Forums - Movies Discussion - The "Original Story" - The Kimba VS Simba Controversy, Disney The Lying King

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How do you feel with these

I feel betrayed 1 3.23%
 
My Childhood is a lie 1 3.23%
 
Disney is worst and Evil 7 22.58%
 
Murica 0 0.00%
 
I don't care i support plagiarisme 3 9.68%
 
LOL you are late to the party 19 61.29%
 
Total:31
Replicant said:

1: What makes you think that Disney would ever allow them to say bold?

Disney doesn't have a hold of any of these men.  Everyone you mentioned is in their 60s and 70s and retired.

"The Lion King director Roger Allers had previously lived in Tokyo and worked in animation there during the 1980s, when Tezuka had already become known as "Japan's Walt Disney" and a remake of Kimba was airing on prime time television. Animators Tom Sito and Mark Kausler, who both have story credits, have admitted to watching Kimba, and assumed many of their colleagues had too, especially if they grew up in the 1960s. Fred Ladd, who was involved early on with importing Kimba and other Japanese anime into America for NBC, stated there was at least one animator remembered by his colleagues as being an avid Kimba fan and being quite vociferous about Disney's conduct during production." (link)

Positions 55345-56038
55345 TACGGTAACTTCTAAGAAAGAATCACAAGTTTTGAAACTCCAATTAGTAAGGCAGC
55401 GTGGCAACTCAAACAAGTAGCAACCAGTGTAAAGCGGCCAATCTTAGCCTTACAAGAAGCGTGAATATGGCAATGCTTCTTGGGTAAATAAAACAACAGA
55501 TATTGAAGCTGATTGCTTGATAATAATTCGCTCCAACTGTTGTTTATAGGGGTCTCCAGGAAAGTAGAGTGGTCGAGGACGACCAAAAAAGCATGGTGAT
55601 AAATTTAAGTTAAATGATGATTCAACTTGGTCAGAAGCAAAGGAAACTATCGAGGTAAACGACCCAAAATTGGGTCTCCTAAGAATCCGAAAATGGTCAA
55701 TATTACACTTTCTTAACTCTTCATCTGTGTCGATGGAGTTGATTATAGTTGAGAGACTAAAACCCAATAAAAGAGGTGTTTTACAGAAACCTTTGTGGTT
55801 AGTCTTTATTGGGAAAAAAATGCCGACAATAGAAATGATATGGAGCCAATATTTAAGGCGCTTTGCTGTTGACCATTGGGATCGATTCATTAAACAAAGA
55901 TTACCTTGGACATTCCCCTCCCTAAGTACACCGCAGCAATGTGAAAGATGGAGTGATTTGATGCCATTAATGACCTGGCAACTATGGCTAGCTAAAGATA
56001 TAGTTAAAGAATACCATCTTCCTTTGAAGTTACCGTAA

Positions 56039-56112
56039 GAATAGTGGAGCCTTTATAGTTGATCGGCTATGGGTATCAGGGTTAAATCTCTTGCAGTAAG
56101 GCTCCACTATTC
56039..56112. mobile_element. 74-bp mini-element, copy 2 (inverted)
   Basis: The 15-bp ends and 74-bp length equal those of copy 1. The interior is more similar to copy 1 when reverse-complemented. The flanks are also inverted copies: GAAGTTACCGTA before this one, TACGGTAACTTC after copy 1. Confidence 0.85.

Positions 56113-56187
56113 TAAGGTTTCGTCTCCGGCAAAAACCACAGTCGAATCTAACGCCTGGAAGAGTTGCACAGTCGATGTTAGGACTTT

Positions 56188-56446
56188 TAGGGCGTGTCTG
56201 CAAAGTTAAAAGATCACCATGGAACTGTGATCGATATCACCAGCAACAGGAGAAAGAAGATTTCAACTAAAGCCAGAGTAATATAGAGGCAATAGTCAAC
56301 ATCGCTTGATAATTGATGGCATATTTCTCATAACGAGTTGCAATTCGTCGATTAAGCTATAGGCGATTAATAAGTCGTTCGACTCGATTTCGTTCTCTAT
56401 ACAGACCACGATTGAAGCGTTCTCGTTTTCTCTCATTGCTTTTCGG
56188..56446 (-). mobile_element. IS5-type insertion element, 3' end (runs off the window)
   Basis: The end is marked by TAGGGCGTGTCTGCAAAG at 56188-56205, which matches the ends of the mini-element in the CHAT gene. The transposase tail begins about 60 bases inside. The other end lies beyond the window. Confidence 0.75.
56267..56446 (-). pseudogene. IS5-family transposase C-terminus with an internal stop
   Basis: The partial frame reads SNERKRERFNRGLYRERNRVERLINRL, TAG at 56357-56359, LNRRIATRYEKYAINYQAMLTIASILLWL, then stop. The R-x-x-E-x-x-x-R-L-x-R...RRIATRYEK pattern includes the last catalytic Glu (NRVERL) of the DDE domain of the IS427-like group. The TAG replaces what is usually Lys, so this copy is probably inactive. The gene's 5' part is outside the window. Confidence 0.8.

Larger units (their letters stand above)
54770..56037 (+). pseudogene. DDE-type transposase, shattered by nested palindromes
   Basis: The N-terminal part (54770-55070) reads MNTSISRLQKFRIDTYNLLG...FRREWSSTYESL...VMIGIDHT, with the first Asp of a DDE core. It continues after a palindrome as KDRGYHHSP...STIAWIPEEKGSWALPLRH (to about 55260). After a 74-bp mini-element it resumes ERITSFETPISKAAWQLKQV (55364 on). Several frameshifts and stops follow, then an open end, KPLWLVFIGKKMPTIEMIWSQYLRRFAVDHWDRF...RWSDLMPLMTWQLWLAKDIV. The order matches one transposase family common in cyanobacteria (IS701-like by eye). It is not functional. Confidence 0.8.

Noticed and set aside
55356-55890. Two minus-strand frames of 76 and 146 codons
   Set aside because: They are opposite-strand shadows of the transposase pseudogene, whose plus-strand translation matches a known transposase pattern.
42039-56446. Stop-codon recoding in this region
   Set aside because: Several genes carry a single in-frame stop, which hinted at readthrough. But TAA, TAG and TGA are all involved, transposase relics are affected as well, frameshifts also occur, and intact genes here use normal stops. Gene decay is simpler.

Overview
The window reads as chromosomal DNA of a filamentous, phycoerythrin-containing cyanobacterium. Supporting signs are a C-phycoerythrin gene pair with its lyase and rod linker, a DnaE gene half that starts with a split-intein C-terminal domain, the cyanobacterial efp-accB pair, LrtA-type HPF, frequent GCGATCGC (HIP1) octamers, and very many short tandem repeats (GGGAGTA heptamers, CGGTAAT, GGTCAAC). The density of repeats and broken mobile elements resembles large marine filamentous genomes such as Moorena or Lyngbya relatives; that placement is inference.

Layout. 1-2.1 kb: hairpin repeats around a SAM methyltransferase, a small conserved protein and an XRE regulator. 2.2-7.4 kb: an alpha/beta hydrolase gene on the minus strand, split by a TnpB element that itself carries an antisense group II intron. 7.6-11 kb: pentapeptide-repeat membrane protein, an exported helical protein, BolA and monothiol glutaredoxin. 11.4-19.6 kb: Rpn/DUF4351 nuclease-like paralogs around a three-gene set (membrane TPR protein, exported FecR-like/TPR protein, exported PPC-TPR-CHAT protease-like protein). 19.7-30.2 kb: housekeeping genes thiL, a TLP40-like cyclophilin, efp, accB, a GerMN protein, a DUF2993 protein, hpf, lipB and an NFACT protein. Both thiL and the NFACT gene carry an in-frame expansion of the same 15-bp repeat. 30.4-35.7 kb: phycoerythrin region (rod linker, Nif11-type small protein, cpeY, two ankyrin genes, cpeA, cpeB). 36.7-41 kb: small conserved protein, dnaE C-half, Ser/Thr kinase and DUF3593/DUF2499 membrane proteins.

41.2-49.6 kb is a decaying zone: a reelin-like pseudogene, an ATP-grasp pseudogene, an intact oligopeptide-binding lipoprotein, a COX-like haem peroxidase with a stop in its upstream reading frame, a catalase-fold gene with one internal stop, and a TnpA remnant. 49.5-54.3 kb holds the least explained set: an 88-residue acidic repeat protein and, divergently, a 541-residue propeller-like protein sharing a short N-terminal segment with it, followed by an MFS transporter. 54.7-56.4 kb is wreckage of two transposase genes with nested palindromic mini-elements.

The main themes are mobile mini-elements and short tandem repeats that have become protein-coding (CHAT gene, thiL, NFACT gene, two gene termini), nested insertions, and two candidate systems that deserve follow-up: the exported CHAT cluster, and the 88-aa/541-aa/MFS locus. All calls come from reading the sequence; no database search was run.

I'm aware of the Wiki page.  But did you happen to read the article that was the source that paragraph of the Wiki is based on?  Here it is.

The article itself paints a completely separate portrait.  Furthermore, everyone in that article says exactly what I've been saying all along: The Lion King is based on Bambi.  Some like Sito and Kausler have no problem saying that they were aware of the Kimba.  But here are full quotes from them on the subject.

Kausler:
he had watched “Kimba” as a kid, but during the production process the animators were focused on creating a story that was more like “Bambi” set in Africa without the “animals versus man” theme:

"Nobody ever mentioned “Kimba,” and if any of us who knew of it thought about it, I guess we figured that since “Kimba” was always about the animals trying to get the humans to accept them as equals, the absence of humans in “The Lion King” made it obviously a different plot."

Sito: